OSHA honors workers who lost their lives on the job
Everyone agrees we have made great strides in safety. You only need to at look at the numerous charts and graphs to see the significant declines in serious and fatal injuries over the last several decades. However when taking the shorter view the picture looks like more of a plateau. So the big question is where do we go from here and how do we continue to drive the trends downward.
Safety Management to Safety Leadership – Have you ever heard that all safety regulations are written in blood? If so, you know that most occupational health and safety regulations were put in place after one or more people died. Too much of our safety efforts are reactive. Too much time is spent managing systems and documentation which distracts from the human factor. In the end the success of our safety programs will come from effectively engaging and motivating people.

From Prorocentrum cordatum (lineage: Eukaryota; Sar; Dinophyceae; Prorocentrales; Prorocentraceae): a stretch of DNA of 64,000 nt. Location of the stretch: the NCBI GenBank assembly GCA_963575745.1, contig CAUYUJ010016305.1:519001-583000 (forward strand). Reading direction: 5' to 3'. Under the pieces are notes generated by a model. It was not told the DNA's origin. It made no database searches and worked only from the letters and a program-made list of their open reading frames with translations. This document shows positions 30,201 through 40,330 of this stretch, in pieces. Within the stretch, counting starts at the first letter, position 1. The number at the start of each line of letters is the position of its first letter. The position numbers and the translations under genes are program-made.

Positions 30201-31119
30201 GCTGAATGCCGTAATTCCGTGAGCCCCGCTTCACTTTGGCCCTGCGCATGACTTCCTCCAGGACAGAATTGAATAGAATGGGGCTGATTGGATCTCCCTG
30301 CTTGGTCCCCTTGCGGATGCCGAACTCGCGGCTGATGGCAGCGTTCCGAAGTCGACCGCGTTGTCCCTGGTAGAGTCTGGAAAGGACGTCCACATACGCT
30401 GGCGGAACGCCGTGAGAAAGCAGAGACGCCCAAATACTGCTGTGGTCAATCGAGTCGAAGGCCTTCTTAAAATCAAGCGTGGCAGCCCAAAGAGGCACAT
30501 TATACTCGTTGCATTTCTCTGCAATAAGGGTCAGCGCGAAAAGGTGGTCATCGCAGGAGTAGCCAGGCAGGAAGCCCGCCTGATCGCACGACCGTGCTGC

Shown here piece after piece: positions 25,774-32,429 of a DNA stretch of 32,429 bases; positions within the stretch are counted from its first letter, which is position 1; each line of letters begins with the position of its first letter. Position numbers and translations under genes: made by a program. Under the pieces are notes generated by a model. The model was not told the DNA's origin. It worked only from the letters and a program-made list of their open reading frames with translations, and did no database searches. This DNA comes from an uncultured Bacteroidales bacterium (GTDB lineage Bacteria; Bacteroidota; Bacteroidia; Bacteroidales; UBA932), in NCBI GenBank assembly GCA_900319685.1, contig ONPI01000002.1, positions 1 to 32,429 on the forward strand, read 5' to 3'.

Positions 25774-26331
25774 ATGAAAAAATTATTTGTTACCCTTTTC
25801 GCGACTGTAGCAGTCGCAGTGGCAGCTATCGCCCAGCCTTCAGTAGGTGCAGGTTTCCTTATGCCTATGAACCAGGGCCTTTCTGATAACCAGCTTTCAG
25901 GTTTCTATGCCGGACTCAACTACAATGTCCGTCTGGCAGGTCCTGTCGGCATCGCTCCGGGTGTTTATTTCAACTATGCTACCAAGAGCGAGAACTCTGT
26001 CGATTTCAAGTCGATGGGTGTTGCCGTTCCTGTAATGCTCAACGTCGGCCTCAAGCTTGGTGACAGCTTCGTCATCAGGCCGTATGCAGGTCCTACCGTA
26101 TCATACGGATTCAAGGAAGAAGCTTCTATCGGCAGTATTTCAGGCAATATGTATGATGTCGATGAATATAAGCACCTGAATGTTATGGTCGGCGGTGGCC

Safety Culture to Safety Community – Yes, it is important for an organization to establish and maintain a culture which strongly values the wellbeing of their employees. However the new safety paradigm should also recognize the community within the culture. Who are the people in the workplace? How to best communicate safety to all the different community constituents? What is the right message, format and media? And how do you engage the entire community in the ongoing safety conversation?